Weekly Opinion Editorial
RELIABLE INHOFE RETIRES!
by Steve Fair
Senator James Mountain Inhofe announced his resignation from the United States
Senate effective the end of the 117th Congress (1/3/2023). Inhofe, 87, has served in the upper chamber
since 1994. Prior to that, he served
three terms in the U.S. House. All told,
Inhofe has served 35 years in Washington.
Prior to that, he served as mayor of Tulsa for six years and prior to those
ten years in the Oklahoma legislature. In
total, Inhofe has spent over 50 years in elective office.
time in the Senate, Inhofe served as Chairman of the Committee on Environment
and Public Works and the powerful Armed Services Committee. He first came to national attention in 1993, while
in the House when Inhofe led the effort to reform the discharge petition rule. House leadership used the process to bottle up bills in committee
and keep them from getting a floor vote.
Inhofe has been a vocal critic of those who believe in man-made climate
change and global warming. He wrote a
book entitled, “The Greatest Hoax: How the Global Warming Conspiracy
Threatens Your Future.”
Boren, Nickles and Coburn,
Inhofe by resigning before March 1st saved Oklahomans from a special
election. The special election to fill
the remaining four years in Inhofe’s term will be held as the same time as this
year’s general election. Both of Oklahoma’s U.S. Senate seats will be
up in November. Expect the Republican
field to replace Inhofe to be crowded.
interview, Inhofe endorsed his chief of staff, Luke Holland, to replace
him. He said he would campaign for
Holland before the GOP primary, which is June 28th. Holland is a fourth generation Oklahoman who
grew up in Bartlesville and already has a website. Former Oklahoma Speaker of the House T.W.
Shannon and Congressmen Kevin Hern and Mark Wayne Mullin are also potential
candidates. Three thoughts about Senator
Inhofe is conservative. He has been
consistently ranked as one of the most conservative members of the Senate. He is unapologetically pro-life and pro
second amendment. He is a strong and reliable
supporter of the military. The military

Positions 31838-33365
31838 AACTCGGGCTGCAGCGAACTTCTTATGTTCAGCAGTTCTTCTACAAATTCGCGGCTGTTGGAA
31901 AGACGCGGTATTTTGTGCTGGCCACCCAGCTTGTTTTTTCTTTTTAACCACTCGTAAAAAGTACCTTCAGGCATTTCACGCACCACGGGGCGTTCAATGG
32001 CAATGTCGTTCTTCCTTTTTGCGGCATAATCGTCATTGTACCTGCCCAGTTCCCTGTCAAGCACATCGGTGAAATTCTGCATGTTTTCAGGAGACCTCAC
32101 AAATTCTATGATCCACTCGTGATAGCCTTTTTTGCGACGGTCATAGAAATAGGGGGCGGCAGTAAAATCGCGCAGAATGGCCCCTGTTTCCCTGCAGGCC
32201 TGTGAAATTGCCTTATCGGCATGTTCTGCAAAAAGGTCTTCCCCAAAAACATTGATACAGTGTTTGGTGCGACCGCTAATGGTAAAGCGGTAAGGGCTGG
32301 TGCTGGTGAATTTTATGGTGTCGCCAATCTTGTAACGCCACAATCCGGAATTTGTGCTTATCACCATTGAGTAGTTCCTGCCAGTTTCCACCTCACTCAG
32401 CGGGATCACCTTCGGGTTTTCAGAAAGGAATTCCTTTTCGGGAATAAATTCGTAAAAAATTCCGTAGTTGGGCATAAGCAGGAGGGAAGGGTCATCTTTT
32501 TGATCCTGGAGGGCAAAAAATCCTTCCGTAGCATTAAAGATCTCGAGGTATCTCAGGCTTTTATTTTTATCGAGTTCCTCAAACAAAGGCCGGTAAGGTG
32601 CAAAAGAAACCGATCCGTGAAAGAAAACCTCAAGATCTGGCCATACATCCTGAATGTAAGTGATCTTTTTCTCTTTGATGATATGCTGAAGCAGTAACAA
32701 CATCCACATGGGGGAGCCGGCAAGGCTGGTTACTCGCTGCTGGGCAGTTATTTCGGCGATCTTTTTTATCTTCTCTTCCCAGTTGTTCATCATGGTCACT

will miss him and his staunch loyalty.
Inhofe is trying to pass the baton. His
endorsement of Holland is meant to keep his agenda and political views
alive. It remains to be seen if that
works in 2022. It didn’t work in 2003,
when Senator Don Nickles resigned.
Senator Inhofe endorsed and campaigned for then OKC Mayor Kirk Humphries. When former Congressman Tom Coburn got in the
race, it spoiled Inhofe’s plan. Coburn easily
won the Republican primary.
wasn’t afraid to disagree. In 2010, when
earmarks were banned in the Senate, Coburn called earmarks nothing more than
re-election tokens. Inhofe said elimination
of earmarks was a phony issue. Coburn
said earmarks were the gateway drug to overspending. The GOP
Senate voted to eliminate earmarks in 2010(Remember the ‘bridge to nowhere’).
In February 2021, the Democrat controlled U.S.
House voted to bring back earmarks. In April
2021, the Senate followed their lead.
Inhofe and several other Republican Senators voted to bring earmarks
back. Coburn’s successor, Senator Lankford
said: “The problem is earmarks are one of the worse of the worst ways that
Congress spends taxpayer dollars. They
are often a misuse of funds and become a way to buy votes from other
legislators on bills they normally wouldn’t vote for.” Lankford voted no, Inhofe yes on bringing
of earmarks is a heavily debated topic by Republicans. Former President Trump favors earmarks. Most fiscal conservative Republicans oppose earmarks
for the reasons listed above.
Senator Inhofe will be missed. He was a stable, consistent, reliable voice for Oklahoma in Washington for 35 years. British statesman Benjamin Disraeli said, “the secret of success is constancy of purpose.” Jim Inhofe knew and remained focused on his purpose. Oklahomans were blessed to have Senator Inhofe represent them.